A VOICE IN THE DARK #2
Written by Larime Taylor
Art by Larime Taylor
Published by Image Comics
Release Date: January 8, 2014
Author and illustrator Larime Taylor continues to lead us down a dark path of self-examination with “Blood Makes Noise, Part 2.” While part 1 of this story dealt primarily with murder and homicidal tendencies, this issue is centered around suicide and the axes of oppression which can ultimately drive one to it. This issue hit home on a personal note, as I deal with suicidal thoughts on a day-to-day basis. It’s a deeply intrapersonal existence, because individuals living with suicidal tendencies spend the majority of their waking life debating the pros and cons of “sticking around.”
In this issue, we find the protagonist Zoey Aarons reflecting on a recent incident involving a suicidal high school student calling into her college radio program. While works of fiction have a tendency to sensationalize suicide by depicting characters who take their own life in a dramatic (and often public) fashion, I appreciate the fact Taylor gave us something a bit more simplistic—someone in the privacy of their own home, just waiting for the “right” moment to end everything. What is even better is Taylor provides his audience with critically important information on how to react, speak to and help a person in suicidal crisis properly. More often than not, acquaintances and loved ones will react to someone prepared to take their own life with anger, victim-blaming and poor listening skills. These are some of the easiest ways to push someone over the edge, and loved ones in particular rarely examine their own behavior to see if they are in any way contributing to someone’s thoughts of suicide. This does not mean everyone with suicidal thoughts is a perfectly innocent soul, but pointing out an individuals shortcomings or berating them while they are in crisis is completely irresponsible.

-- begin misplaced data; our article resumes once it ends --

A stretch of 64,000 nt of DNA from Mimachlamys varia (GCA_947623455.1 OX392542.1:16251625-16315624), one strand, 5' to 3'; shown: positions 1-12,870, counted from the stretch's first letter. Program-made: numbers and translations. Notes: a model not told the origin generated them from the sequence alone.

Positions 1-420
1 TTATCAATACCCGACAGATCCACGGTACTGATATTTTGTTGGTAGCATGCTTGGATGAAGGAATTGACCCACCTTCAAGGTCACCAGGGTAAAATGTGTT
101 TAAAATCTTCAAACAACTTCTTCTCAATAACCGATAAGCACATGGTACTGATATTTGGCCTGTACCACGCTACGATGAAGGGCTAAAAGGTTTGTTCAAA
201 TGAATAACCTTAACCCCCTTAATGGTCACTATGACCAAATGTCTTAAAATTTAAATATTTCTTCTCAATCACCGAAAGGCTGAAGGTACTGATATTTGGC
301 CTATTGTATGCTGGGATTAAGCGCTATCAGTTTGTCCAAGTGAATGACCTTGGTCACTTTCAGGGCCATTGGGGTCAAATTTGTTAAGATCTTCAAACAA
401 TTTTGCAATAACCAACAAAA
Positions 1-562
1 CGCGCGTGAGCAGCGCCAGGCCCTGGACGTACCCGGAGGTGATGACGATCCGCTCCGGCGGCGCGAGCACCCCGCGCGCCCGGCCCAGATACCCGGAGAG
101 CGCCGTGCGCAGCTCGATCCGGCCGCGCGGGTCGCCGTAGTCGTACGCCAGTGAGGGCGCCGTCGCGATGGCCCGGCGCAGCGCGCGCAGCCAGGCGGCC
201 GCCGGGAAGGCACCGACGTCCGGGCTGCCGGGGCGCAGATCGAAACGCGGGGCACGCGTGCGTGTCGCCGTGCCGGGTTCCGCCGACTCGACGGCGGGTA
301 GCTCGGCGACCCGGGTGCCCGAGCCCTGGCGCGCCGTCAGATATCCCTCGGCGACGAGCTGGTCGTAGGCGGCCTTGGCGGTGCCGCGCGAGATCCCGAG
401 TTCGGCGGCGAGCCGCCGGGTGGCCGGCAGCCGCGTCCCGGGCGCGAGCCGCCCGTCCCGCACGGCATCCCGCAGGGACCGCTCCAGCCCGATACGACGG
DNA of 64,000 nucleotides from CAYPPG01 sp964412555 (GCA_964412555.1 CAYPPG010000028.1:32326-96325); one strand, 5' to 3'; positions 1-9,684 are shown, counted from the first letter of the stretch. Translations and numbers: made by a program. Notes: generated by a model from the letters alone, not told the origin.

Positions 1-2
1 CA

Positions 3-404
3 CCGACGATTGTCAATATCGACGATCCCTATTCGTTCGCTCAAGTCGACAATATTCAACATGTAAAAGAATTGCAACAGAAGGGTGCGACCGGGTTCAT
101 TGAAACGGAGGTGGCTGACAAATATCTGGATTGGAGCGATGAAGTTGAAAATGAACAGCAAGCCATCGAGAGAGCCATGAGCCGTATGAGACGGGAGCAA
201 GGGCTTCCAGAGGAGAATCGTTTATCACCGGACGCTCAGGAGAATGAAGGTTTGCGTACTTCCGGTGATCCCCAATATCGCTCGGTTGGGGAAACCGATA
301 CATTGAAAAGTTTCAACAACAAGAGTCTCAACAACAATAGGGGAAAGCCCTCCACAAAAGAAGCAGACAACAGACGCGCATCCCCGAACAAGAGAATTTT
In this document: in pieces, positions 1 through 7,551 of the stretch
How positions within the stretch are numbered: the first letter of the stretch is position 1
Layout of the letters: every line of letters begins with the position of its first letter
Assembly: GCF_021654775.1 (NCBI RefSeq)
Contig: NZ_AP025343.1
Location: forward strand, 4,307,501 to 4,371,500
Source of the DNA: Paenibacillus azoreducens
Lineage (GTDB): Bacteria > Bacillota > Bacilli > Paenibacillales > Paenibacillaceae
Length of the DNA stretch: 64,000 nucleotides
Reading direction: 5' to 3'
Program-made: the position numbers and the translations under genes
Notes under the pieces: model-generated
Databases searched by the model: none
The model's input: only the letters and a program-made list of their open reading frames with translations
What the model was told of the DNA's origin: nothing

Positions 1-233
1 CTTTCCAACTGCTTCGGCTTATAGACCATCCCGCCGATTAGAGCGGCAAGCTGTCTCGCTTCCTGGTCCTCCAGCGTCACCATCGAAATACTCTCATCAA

Another benefit to the narrative of this story is seeing how cycles of abuse form. “Learned behavior” is a common phrase found in this issue because it’s important to understand how individuals can internalize abuse and in turn, become abusers themselves. Obviously, being a victim of abuse is never an excuse to abuse others, but learning to recognize the signs in others and in ourselves can be a preventative measure.
Ultimately, this issue can be described as a massive trigger warning, but one well worth the read if you are able to do so from a safe place mentally. I recommend it not only for its impressive writing, but for anyone interested in suicide prevention.
The Verdict: 9.0/10